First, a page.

Environment

Building a Climate Justice Movement

The climate justice movement has taken up two enormous concerns: How to address ecological catastrophe and how to develop a new global economic model.

In the Bolivian village of Tiquipaya, just outside of Cochabamba, 15,000 people from 125 countries gathered for the People’s World Conference on Climate Change, which Bolivian President Evo Morales organized after the failed Copenhagen climate talks. Under a beaming sun, indigenous groups dedicated the conference to Pachamama (Mother Earth in the native Quechua), dancing, singing and playing traditional instruments like charangos and zampoñas, as rainbow-checkered flags of the Andean indigenous peoples waved.

From the podium, President Morales clarified the reason for gathering: “Either capitalism lives or Mother Earth lives.” Morales criticized capitalism: "The main cause of climate change is capitalism. As people who inhabit Mother Earth, we have the right to say that the cause is capitalism, to protest limitless growth. Capitalism is the source of the problem. More than 800 million people live on less than $2 a day. Until we change the capitalist system, our measures to address climate change are limited.”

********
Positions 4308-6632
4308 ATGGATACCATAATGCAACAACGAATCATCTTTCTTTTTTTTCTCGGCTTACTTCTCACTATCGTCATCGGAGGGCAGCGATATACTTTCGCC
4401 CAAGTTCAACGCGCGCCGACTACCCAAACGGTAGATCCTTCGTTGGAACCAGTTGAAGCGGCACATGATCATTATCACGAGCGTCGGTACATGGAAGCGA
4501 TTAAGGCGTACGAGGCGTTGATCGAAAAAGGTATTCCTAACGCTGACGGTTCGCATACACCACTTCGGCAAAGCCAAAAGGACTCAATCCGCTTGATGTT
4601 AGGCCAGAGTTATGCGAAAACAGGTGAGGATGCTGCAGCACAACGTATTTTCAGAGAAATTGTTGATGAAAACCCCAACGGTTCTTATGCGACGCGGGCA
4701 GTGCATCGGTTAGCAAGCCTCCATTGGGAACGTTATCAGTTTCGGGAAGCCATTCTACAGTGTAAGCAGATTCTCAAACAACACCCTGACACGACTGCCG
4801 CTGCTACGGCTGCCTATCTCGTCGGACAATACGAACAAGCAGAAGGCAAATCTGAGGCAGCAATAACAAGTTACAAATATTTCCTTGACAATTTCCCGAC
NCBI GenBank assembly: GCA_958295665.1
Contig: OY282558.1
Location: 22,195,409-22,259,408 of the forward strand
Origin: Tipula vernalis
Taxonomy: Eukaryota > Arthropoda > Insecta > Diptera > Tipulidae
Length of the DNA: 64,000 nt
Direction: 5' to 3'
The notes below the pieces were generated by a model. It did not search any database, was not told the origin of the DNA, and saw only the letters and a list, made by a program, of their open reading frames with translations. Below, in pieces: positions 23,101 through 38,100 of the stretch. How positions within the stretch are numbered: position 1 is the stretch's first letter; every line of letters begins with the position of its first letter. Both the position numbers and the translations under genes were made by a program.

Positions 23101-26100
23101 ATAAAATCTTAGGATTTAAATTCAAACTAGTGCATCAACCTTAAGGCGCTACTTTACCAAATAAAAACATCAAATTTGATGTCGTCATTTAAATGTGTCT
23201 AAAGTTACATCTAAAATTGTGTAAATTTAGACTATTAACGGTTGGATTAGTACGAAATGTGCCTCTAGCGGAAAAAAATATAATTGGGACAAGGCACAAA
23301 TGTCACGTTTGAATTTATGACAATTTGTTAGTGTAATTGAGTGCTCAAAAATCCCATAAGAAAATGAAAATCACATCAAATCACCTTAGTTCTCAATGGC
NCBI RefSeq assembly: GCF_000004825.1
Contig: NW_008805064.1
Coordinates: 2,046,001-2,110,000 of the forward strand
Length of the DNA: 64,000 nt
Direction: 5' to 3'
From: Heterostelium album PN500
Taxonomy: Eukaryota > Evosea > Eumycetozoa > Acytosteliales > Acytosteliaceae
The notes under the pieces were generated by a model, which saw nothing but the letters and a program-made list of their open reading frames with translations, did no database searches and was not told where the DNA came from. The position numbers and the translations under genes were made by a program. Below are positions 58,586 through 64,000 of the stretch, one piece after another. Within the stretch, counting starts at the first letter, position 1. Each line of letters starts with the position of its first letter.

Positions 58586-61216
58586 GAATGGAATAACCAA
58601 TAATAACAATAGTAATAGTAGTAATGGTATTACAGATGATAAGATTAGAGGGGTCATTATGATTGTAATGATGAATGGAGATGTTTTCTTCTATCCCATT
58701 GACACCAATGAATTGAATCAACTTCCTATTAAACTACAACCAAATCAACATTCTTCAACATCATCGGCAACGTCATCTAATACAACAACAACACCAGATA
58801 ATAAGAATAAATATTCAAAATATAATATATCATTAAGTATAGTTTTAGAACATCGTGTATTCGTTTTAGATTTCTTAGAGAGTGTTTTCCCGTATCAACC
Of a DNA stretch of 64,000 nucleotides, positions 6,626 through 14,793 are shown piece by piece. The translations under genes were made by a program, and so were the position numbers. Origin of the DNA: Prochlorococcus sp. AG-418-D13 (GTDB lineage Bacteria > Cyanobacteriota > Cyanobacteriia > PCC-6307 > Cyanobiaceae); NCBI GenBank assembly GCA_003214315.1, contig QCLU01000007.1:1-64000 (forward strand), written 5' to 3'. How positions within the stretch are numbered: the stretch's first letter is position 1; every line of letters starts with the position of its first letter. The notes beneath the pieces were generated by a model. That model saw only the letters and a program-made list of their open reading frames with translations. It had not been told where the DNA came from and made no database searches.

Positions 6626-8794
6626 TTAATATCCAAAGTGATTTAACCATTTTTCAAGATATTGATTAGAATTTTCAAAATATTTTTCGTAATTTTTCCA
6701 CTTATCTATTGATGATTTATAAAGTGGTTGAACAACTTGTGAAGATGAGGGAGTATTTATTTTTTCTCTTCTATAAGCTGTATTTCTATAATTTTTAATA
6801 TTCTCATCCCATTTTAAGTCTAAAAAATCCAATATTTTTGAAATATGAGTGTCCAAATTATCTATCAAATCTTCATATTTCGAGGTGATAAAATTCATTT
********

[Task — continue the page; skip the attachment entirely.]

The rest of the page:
The conference brought indigenous groups and climate justice action networks together with government delegates and several heads of state from 70 countries. There were 17 working groups and panels, which drafted in a final declaration that the Bolivian government has pledged to present to the UNFCCC’s COP 16 talks in Cancun at the end of the year.